All this speaks to the most important point, which is that people aren't "criminals," they're people. That is to say, I think a lot of folks who aren't criminologists (so, you know, everyone) view people who commit crimes as if that's like their 9-5 or something, like they wake up in the morning and punch the crime clock, trying to work their way up the crime ladder so they can get a big enough crime 401(C)** to retire early and raise some little criminals in the suburbs.

Instead, people who commit these types of property crimes (who most people are referring to when they use the term "criminal") turn out to be not terribly different from most people. Maybe these kids were out specifically trying to steal things from cars that night, but there's also a pretty decent chance this was on a complete whim. But in either case, it's not like they identify as people who occasionally steal things from cars, as if that's what is central to their sense of self. Instead, that's more than likely just one of many things they do during the copious amount of free time teenagers have.

Also fun and related -- this is why official crime stats are not very good. Or are often, pardon the highly-specific scientific jargon, pretty damn shitty. What's often referred to with the super-metal-sounding-for-a-fairly-boring-concept name of the Dark Figure of Crime is the notion that probably well less than half of all crimes committed are ever reported to the police (whether those crimes reported to police ever actually end up in official stats is a whole other story). This story is a prime example of one of the many types of crimes that goes unreported -- even if they had stolen anything of value, it would have to have been very valuable for me to bother reporting it to the police, and then I'd only do that because I assume my insurance would require me to. But in every previous case I've had my car broken into and things actually stolen from it, I never bothered reporting it, because I knew exactly what would happen -- eventually a very polite officer would stop by my house, listen to my story, write down a report, and that report would be filed away somewhere to never be seen again (which is a quite reasonable thing for the police to do, as there is less than zero point to searching for a stolen car CD player, at least of the kind I could afford).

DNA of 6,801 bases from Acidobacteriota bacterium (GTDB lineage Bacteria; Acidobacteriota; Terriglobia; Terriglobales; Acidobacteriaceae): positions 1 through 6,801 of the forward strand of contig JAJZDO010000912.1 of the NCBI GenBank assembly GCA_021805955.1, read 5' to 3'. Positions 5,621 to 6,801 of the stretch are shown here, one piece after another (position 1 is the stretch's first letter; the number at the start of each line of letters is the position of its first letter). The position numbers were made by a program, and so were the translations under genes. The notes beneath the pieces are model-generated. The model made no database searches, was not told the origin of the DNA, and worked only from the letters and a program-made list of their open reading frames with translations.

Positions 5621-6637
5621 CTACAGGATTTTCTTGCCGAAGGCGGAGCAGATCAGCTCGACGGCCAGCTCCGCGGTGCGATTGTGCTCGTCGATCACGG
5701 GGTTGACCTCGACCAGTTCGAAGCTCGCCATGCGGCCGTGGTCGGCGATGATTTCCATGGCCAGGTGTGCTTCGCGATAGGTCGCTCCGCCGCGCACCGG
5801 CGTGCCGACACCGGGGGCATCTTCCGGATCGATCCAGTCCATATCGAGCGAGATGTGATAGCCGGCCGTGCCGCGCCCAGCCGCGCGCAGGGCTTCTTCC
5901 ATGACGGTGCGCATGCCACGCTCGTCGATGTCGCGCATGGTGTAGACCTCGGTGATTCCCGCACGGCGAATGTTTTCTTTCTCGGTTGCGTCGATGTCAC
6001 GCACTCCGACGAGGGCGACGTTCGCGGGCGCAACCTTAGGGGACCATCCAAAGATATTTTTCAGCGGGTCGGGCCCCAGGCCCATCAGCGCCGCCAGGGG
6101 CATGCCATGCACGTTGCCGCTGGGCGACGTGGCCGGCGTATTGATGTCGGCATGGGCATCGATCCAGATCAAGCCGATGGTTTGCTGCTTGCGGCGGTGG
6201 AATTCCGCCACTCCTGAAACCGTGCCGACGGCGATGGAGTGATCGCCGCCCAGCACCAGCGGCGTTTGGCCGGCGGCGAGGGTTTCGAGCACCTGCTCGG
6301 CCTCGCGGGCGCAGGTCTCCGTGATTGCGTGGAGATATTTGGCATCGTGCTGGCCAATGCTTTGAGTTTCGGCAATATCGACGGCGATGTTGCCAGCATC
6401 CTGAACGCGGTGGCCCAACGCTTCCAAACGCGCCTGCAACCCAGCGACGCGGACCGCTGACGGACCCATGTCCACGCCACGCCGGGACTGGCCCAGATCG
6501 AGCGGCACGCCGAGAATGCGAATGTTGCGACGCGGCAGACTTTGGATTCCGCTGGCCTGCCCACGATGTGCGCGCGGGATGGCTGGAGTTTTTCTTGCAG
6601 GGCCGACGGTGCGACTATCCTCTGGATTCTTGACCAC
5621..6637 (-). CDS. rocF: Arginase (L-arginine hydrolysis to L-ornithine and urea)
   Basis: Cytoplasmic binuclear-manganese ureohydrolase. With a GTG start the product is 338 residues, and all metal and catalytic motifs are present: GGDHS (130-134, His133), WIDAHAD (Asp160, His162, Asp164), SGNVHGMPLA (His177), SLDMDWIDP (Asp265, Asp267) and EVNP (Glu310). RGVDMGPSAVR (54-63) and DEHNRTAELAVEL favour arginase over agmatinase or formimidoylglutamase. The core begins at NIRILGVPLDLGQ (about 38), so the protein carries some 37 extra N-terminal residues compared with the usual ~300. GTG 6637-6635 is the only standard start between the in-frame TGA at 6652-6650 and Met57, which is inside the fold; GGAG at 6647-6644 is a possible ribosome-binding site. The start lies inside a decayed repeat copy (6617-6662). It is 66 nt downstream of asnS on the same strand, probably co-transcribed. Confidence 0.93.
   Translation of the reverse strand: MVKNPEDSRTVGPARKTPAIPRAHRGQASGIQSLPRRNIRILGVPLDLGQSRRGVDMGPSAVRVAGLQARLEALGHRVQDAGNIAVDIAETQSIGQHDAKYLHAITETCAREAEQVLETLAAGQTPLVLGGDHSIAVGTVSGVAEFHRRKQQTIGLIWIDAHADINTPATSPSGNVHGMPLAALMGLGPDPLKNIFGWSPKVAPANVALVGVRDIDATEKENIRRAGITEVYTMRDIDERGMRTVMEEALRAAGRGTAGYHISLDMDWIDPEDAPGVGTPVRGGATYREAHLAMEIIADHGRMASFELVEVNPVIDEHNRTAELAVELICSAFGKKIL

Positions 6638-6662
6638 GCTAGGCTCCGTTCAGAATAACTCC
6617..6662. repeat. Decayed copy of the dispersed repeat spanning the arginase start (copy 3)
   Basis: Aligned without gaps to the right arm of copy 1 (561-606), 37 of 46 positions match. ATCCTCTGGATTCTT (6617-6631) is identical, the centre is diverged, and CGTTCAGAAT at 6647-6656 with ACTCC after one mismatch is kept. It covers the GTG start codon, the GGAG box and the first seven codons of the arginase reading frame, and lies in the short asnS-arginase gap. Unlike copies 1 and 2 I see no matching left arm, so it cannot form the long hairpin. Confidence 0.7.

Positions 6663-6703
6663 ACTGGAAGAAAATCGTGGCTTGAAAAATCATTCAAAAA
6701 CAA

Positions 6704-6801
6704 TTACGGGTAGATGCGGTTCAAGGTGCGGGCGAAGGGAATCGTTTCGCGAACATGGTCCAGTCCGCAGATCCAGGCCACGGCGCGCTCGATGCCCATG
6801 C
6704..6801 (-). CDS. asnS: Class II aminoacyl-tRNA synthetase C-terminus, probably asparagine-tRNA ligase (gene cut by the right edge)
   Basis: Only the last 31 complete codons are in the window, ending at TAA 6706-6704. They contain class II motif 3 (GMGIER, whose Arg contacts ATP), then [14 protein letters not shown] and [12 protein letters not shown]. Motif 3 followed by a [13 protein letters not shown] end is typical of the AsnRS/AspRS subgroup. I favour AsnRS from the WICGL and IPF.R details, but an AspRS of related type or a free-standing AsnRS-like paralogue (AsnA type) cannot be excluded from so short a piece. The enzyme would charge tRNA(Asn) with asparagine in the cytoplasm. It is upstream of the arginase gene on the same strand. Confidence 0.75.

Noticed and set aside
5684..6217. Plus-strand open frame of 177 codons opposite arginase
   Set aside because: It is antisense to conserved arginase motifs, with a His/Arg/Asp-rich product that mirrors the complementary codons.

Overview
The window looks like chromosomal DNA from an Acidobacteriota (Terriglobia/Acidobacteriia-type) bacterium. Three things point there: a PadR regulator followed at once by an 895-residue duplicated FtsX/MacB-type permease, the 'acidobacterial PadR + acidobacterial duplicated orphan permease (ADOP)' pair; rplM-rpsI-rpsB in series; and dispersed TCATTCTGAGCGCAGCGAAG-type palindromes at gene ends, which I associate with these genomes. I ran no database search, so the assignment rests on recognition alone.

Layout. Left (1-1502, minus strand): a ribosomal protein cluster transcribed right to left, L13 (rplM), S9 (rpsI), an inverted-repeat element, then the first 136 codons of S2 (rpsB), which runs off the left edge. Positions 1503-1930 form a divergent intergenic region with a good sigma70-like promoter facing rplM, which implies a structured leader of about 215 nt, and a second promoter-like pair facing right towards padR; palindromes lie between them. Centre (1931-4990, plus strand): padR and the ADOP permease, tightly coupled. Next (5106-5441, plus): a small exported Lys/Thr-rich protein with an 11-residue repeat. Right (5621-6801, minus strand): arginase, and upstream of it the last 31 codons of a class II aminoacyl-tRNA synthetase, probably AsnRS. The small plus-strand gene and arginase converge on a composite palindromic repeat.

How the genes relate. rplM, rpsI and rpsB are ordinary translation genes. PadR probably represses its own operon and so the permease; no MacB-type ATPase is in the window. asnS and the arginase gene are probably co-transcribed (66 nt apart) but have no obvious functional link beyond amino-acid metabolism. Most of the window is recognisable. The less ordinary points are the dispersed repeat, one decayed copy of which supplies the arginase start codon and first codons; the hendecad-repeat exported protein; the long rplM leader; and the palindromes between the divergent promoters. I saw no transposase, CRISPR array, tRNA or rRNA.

So in the end, this is all just a no-harm, no-foul reminder to lock your car doors when parking on the street. But it taught us some valuable lessons about criminology, and I'd like to think, the importance of taking all the groceries directly inside and putting them away.